Alignment in the asanas may seem to deal only with the physical body, but the asanas affect the chemical messages sent from the brain as well changing every cell in the body for positive or negative. When the asanas are practiced with discrimination and awareness; they bring the body, mind, intelligence, nerves, consciousness, and the self together into a single, harmonious whole. The physical body includes the bones, muscles, skin, tissue, heart, lungs, liver, spleen, pancreas, intestines, other organs, nerves, and brain.
- As a beginner student, you should focus your effort on the physical body; as well as the stability of the pose.
- More experienced practitioners will be attending to finer details of the physical body.
- An intermediate student, you will work with your body in the asanas and notice that your mind is affected by your pose as well. You must extend your mind to touch every part of your body; this is both reflective and meditative.
In this gradual way of practice, you will experience the asanas at the physiological level and not only a physical level.
Asanas are bio-physio-psychological poses, through which we build up many dams inside our body. Blood and energy are brought to these dams which then open very gradually, allowing the organs to absorb fresh healing blood and energy. The asanas position the organs so that they are massaged, relaxed, and toned into health. Once both sides of the body become balanced, undue stress is removed from the circulatory, respiratory, digestive, reproductive, and excretory systems.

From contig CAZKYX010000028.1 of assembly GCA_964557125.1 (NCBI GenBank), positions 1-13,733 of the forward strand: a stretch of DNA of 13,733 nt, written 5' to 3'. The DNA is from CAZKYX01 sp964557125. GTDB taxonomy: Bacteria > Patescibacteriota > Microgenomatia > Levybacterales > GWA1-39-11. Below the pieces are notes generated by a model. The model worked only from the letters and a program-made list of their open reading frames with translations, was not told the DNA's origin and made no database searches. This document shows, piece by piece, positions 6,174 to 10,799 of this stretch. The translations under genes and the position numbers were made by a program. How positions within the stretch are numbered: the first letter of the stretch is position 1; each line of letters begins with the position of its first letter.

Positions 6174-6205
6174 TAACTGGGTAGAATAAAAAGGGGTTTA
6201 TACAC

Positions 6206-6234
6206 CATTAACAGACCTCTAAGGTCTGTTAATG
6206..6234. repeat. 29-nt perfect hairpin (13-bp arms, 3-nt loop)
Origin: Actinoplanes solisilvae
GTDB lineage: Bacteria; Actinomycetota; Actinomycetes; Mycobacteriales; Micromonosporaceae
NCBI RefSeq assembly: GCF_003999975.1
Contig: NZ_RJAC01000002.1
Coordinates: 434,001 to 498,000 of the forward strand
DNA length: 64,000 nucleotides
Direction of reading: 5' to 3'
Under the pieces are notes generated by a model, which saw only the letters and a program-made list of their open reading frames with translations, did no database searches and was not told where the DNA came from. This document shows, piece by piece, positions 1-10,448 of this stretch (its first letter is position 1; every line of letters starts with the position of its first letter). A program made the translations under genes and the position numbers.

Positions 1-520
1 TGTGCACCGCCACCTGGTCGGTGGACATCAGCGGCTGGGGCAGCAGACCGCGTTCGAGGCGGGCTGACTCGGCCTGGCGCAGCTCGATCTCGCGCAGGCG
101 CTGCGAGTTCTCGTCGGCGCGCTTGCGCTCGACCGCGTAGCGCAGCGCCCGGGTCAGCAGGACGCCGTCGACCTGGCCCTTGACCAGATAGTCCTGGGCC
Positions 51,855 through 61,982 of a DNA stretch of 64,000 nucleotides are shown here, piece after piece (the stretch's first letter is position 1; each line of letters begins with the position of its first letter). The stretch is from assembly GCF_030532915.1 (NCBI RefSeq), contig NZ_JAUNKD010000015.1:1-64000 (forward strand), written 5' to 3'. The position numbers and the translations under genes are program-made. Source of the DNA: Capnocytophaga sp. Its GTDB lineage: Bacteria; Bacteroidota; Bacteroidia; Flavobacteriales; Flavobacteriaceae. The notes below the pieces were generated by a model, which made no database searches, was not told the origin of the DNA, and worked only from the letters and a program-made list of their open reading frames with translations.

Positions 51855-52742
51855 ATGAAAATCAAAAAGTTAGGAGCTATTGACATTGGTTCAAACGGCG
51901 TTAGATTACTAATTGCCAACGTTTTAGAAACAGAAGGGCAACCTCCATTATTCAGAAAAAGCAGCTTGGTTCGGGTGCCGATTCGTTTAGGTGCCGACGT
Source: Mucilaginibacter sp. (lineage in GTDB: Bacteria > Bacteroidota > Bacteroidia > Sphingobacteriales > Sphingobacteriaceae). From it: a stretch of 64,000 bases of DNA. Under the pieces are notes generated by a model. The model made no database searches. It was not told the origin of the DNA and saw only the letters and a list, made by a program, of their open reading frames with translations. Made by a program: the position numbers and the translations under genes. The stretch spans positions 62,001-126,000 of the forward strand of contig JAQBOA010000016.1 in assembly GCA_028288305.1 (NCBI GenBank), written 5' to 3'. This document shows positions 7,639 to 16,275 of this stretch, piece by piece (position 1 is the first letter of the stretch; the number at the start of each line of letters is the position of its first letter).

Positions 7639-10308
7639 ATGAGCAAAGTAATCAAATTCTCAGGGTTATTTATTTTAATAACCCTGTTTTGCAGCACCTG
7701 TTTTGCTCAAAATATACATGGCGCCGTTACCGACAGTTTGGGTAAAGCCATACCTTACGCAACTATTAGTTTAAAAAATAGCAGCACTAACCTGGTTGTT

Asana should not be mechanical; it should be a thoughtful process of balance between movement and resistance.
Weight must be evenly distributed over muscles, bones, and joints with intelligence engaged at every level. At that point, space will have been created in the muscles and skin, and the whole body will be fit into the asana.
Here are some basic alignment directions for Dandasana. Notice how the instructions are very simple. The challenge is to ‘hear’ the instructions and ‘see’ that your body is actually doing what is asked. As you may have noticed, our minds can be very optimistic about what our bodies are doing, and we may think our knees and toes are pointing to the ceiling only to realize that one leg is bent and turned out. For this reason, it is a good idea to practice in front of a teacher. Your yoga teacher can help you practice ‘hearing’ the instructions and ‘seeing’ what your body can do as you extend your mind.
Dandasana (Staff Pose) sit evenly on the sit bones; the thighs, knees, ankles, and feet together; center thigh, knee and toes pointing to the ceiling; hands on the floor behind your body, fingers pointed forward; lift the chest; head and spine in line and perpendicular to the floor